The jealousy is a complex emotional state, a common feeling, more or less accepted as the historical and cultural contexts.
We can define it as the perceived threat of the loss of a meaningful relationship, with an imaginary or real rival, which manifests itself with emotional, cognitive and behavioral components.
The jealousy brings a mix of emotions such as anxiety, worry, sadness, anger, hate, regret, shame, bitterness and envy that can be seen on a continuum from normal to pathological.
Healthy and pathological jealousy
Some forms of jealousy are considered “normal”, or socially accepted, in relation to the proportion of the reaction in situations of possible infidelity. In these cases, the person maintains the management of their emotions without being overwhelmed. Eventually he changes his beliefs and behaviors as he gains new information.
On the other hand, it can take on pathological nuances, deviating from “normal” jealousy when the emotional experience becomes abnormal. That is, of an unusual intensity, persistent, with incoercible emotional and cognitive contents. This also when rationally they can be considered absurd or, finally, when beliefs become “impermeable” even in the face of any confrontation with reality.
In this case, jealousy begins with an intense activation reaction, called a “flash of jealousy”, caused by a (real or imaginary) change in the partner’s behavior. This is followed by a paroxysm of painful emotions, accompanied by misinterpretations and the search for evidence.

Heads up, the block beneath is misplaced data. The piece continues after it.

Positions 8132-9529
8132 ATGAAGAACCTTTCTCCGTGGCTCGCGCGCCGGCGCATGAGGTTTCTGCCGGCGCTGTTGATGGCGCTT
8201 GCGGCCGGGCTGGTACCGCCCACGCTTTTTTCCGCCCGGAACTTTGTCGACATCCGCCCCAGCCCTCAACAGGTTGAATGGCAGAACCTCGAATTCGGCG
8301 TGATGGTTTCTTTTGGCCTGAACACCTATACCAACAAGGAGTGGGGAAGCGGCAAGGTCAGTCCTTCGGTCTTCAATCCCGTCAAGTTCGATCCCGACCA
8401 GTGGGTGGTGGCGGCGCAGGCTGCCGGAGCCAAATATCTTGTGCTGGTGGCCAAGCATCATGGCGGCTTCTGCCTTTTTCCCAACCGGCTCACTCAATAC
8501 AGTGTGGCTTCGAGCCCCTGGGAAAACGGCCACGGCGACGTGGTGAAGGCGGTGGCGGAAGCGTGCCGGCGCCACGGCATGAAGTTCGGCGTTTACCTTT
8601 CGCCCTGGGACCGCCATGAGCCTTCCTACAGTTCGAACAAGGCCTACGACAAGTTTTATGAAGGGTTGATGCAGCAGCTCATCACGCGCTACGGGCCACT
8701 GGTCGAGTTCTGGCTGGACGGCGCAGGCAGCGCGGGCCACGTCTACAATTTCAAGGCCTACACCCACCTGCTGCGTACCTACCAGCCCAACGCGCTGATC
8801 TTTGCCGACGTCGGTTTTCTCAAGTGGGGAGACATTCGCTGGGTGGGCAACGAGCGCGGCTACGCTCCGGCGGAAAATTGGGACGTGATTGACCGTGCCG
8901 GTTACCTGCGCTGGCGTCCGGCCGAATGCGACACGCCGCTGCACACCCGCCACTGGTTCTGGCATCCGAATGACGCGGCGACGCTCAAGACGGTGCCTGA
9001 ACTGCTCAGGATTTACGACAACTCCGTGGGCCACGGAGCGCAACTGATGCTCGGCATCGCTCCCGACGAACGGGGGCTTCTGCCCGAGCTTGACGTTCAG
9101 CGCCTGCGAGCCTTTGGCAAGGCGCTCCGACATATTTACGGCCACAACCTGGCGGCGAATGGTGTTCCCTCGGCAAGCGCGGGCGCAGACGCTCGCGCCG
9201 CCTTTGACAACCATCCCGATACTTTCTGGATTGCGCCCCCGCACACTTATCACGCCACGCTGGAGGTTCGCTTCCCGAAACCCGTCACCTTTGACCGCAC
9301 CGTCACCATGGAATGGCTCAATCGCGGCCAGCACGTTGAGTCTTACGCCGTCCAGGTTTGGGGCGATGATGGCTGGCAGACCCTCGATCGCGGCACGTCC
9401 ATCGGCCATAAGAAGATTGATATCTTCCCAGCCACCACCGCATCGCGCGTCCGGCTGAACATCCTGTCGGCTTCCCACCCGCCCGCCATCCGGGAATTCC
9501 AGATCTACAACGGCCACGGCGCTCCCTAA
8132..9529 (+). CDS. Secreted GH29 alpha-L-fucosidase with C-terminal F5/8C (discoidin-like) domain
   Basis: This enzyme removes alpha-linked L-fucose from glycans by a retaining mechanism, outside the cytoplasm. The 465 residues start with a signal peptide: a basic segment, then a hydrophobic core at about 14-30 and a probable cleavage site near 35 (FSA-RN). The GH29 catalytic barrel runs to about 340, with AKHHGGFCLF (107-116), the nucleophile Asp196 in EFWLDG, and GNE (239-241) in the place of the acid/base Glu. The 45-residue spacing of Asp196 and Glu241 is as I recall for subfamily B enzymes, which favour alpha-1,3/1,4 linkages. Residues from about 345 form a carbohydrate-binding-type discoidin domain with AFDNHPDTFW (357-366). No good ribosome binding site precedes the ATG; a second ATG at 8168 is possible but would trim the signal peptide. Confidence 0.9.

Pathologically jealous people engage in specific behaviors, such as accusations and interrogations, repeated phone calls, checking phones, and correspondence. But also surprise visits, persecutory behaviors, bans on the partner to see their friends, go out alone or wear certain clothes, rummage through clothes and personal effects. Until the inspection of the underwear in order to find overwhelming evidence of the partner’s infidelity.
As a result these individuals can isolate themselves and develop a range of symptoms (sense of helplessness, isolation, extreme passivity, etc.) and experience anxiety and depression which can also promote alcohol or drug abuse .
Diagnosis of pathological jealousy
Obsessive jealousy symptoms
Pathological jealousy has some characteristics that differentiate it from normal jealousy.
To be such it must be excessive , intrusive and unjustified . Suspicion and paranoia become defining traits. The pathological jealous is pervaded by doubt and the uncertainty is intolerable.